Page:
Two weeks ago, my fiancée and I piled our remaining belongings and our grumpy cats into our aged French car; we then left Bradford. A fortnight is a stutter in time, barely a blink of an eye in the context of a year: yet Yorkshire seems a lifetime ago, shaken out of memory like a shifting pattern in a kaleidoscope. Now when I wake up in the morning, it feels like the large bedroom window, the garden I see out of it, the roses I planted (one of them white in memory of my former home) and the straight line of the distant horizon have always been part of my life.
There is plenty of evidence that this is not the case: a fair number of boxes still remain packed. The lingo in our home for a freshly unpacked carton is “I killed a box”; their murder is cause for celebration as each slaying is a symbol of settling in. Nevertheless, every morning over the past two weeks has provided a fresh game of “Where the heck is that” – whether one is trying to locate clean boxer shorts, an egg whisk or a long departed remote control. Broadband only arrived a few days ago and the aged, sturdy walls of the house prevent strong signals from penetrating throughout, a situation only slowly being remedied with strategically placed WiFi boosters. The connection to the satellite dish in the breakfast nook is dodgy, though its inability to receive Channel 5 could be better thought of as an unintended yet benevolent form of editorial control. Though a forwarding address has been put in place and registration with our new GP has been completed and final bills have been paid and direct debits redirected, it will take a bit of time for all the changes to wash through and finalise. Magazines will go missing. A few circulars of no consequence will be delivered before the advertiser gets the message. Despite these rough edges, a pattern can be discerned: given time, the last remnants of the move will be swept away and summer will largely be spent in the garden and on the lawn, connecting with nature in a way that wasn’t possible back in Bradford.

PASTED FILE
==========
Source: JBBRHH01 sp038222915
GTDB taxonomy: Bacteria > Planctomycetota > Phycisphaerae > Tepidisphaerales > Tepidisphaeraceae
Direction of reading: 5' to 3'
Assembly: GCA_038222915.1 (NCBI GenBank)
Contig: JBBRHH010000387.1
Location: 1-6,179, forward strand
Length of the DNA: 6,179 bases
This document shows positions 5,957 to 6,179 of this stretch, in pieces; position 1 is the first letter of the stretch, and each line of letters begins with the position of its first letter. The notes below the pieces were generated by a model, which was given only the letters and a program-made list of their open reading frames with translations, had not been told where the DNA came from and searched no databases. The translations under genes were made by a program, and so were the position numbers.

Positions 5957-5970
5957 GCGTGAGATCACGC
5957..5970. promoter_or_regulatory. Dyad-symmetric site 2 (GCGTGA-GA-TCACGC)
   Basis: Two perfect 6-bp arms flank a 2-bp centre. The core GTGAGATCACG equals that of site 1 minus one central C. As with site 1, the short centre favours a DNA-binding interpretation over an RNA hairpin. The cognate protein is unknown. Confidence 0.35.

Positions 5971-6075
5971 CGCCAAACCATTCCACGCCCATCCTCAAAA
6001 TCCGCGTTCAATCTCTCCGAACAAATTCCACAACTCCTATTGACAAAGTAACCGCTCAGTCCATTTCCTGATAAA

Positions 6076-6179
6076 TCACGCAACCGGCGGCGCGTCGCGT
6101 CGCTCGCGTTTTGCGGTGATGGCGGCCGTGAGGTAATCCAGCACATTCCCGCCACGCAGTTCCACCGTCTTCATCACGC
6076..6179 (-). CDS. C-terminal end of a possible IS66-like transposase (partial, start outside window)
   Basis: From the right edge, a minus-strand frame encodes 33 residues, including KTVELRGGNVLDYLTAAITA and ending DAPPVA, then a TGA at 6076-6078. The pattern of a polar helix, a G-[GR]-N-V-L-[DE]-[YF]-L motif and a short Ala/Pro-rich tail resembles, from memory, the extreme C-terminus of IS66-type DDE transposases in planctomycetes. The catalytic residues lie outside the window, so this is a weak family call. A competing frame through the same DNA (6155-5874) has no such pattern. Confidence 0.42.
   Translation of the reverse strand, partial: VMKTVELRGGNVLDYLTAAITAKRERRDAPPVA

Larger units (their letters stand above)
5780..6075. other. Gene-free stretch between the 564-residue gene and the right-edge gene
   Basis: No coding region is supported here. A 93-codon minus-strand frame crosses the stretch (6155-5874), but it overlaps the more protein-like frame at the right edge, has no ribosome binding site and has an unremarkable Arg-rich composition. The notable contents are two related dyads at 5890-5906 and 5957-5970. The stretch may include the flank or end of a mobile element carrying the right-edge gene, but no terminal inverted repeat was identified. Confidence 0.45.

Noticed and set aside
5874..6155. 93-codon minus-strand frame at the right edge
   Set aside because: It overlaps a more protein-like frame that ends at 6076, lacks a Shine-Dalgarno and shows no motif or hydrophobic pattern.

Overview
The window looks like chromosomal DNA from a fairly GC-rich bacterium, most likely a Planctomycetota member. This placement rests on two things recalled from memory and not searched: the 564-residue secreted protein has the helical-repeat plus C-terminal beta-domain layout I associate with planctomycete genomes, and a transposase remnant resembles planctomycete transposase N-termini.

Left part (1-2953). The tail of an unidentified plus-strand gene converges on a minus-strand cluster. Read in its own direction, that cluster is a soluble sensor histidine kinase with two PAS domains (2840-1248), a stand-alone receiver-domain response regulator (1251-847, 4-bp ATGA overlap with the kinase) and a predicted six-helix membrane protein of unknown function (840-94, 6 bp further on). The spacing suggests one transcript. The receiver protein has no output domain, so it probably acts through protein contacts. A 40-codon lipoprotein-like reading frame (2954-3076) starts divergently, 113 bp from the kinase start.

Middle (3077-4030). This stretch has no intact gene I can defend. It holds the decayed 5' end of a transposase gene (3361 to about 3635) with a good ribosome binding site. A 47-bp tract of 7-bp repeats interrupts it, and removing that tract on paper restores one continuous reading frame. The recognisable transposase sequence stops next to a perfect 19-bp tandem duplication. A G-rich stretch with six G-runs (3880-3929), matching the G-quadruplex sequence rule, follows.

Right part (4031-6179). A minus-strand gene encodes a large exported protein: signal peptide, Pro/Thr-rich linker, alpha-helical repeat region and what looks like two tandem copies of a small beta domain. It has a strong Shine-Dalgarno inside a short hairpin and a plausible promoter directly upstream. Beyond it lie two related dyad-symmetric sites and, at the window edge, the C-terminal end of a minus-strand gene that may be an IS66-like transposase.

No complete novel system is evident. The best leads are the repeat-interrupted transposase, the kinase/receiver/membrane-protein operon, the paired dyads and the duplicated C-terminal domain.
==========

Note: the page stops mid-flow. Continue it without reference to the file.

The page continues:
Not long after we arrived, my fiancée and I went into the garden: we found that potatoes and asparagus were growing there. The asparagus was particular cause for excitement: it generally takes years for it to yield a crop. A slight unearthing and a poke with a trowel indicated that the potatoes would be ready in a matter of weeks. Last weekend, we had fresh steamed asparagus for dinner. Additionally, we have planted a raspberry bush, carrots, tomatoes, chillies and sweet peppers. Aubergines and courgettes will follow soon. Fresh herbs are in a pot near the front door. Every day as I go outside, I look up and take into account the combination of rain and sun, hoping for the best. Around our home, fields full of rye, peas and rapeseed are being cultivated by our landlord: in two weeks, it’s been possible to discern the crops’ burgeoning. Yet summer seems all too brief a season in which the processes of growth and harvesting will take place. This is despite Cambridgeshire being extraordinarily fertile: it is like one could plant a stone in the ground and it would sprout leaves. But how fecund will it remain? The heat and sunshine of the past week almost seemed too much and digging in the garden became a dry, dusty business and the stale scent of barren earth stuck to my clothes. Only cool soothing rain provided reassurance: when it fell, the lawn exuded the scent of fresh grass, as if the earth itself had exhaled.
Probably thanks to their new proximity to nature, the grumpy cats are less irritable than when we departed Yorkshire. My cat Amelia has wandered around the garden a few times, attending to her little cat errands while patrolling the perimeter. I have seen her hiding underneath a bush, her black and white head tilted left then right. Her yellow-green eyes scanned the grounds as if to reassure herself that all was well. Having done so, she then emerged and delicately trod on the tips of her paws across the lawn.